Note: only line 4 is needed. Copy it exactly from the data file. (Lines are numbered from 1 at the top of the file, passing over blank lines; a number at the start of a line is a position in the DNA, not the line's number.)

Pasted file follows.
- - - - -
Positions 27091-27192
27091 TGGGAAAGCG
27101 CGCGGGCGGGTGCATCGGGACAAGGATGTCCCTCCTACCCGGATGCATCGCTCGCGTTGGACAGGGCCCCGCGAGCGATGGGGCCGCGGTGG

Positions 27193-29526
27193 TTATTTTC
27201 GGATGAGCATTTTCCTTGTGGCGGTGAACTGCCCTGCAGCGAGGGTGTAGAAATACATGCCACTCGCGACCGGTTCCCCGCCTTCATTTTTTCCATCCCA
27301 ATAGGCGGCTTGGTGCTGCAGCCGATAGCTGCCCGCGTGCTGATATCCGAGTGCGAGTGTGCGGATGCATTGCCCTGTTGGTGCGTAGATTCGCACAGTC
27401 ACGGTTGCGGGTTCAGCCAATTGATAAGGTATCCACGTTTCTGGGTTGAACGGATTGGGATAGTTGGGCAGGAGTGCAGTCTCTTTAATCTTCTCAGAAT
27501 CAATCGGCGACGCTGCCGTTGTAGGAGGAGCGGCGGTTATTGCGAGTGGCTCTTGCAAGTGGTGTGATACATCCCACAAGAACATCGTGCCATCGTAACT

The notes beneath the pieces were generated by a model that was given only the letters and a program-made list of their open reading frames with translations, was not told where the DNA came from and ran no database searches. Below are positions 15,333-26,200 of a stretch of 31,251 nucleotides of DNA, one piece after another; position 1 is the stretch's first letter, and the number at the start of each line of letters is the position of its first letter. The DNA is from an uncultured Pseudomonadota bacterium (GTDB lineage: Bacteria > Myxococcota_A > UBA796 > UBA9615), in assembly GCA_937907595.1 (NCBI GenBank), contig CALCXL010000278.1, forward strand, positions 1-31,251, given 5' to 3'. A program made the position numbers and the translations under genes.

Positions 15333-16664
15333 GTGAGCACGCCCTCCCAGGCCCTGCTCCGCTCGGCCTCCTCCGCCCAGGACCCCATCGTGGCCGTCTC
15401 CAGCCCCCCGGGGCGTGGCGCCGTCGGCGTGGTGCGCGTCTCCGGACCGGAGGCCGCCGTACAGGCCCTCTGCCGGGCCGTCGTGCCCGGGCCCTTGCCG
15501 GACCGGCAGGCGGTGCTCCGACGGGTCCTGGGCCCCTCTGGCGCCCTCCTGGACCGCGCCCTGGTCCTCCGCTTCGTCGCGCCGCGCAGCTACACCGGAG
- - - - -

Positions 27193-29526